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Old 4th September 2020, 13:26   #1252
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For people interested in knowing about the latest AAM's, this is a beautiful and exhaustive piece.
https://medium.com/@sameerjoshi73/ea...ar-ed2a1cb1323
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Old 4th September 2020, 14:15   #1253
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Off topic, but as the U2 came up in this thread, just one more on the U2. I find it a fascinating plane. Partly of course the fact that it was a black project for many years. But also from a design point of view it is an amazing machine.

There are a few of them to be found in museums around the world. One can be seen at Duxford UK. A must see for any aviation buff. The Americans have put up their own display.

Based on the various U2 articles I had read over the years, I found it surprising that the actual aircraft is a bit smaller than I had imagined. Not the best of photographs to show detail/size but still a nice image from Duxford:


Combat Aircraft of the Indian Air Force-pc280323_tonemapped.jpg
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Old 4th September 2020, 15:32   #1254
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Default Re: Combat Aircraft of the Indian Air Force

I have a fascination for these elusive old airplanes, the U2, SR71, Mig-25 Foxbat, also a couple that couldn't make it to the production lines :the North American XB70 Valkyrie and the British TSR-2.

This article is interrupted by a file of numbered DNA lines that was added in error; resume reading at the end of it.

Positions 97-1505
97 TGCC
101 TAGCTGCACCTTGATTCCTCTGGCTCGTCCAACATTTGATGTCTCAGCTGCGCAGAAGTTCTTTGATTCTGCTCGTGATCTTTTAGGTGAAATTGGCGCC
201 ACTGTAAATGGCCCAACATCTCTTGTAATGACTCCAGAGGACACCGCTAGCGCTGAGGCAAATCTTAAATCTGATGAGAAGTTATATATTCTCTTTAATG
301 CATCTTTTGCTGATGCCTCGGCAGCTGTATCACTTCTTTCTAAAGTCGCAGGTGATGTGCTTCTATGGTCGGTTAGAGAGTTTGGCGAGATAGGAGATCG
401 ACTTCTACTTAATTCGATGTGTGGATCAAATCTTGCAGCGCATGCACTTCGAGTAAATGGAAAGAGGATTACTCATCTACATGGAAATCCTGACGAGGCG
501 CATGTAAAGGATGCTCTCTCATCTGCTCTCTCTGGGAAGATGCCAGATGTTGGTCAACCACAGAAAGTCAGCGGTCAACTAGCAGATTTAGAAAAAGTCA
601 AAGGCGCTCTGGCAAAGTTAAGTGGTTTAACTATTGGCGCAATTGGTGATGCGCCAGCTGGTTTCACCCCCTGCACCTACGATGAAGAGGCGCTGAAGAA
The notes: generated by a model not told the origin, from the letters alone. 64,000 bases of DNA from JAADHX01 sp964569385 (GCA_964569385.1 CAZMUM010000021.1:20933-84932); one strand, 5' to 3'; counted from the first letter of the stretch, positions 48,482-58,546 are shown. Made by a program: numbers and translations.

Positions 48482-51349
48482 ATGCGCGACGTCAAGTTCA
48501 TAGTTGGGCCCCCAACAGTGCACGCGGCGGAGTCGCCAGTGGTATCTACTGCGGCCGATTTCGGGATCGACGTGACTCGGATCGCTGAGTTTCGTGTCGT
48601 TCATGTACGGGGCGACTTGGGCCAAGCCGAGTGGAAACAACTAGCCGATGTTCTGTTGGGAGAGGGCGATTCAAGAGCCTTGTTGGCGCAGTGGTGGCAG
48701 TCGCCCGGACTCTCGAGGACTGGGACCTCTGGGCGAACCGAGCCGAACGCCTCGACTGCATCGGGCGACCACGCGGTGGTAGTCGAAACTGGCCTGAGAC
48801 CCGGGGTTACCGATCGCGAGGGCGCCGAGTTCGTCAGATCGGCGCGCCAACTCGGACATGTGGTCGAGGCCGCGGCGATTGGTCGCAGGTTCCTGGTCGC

To that extent, even the good old Bear (Tu-95) evokes a sense of awe. Although it was perhaps the most conspicuous of the strategic Soviet fleet for obvious reasons.
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Old 10th September 2020, 18:15   #1255
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Default Re: Combat Aircraft of the Indian Air Force

Robots are entering the role of guarding USAF's airbases:
https://amp.cnn.com/cnn/2020/09/09/u...scn/index.html

I believe that AI will one day attain AGI (Artificial General Intelligence) status in some nation's military and we'll likely have a world war because the aggressor nation will quickly utilize their smart robots on the battlefield with devastating effect to alter facts on the ground.
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Old 8th October 2020, 00:35   #1256
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Default Re: Combat Aircraft of the Indian Air Force

Found this pic of IAF's Jaguar aircraft (after DARIN III upgrade) -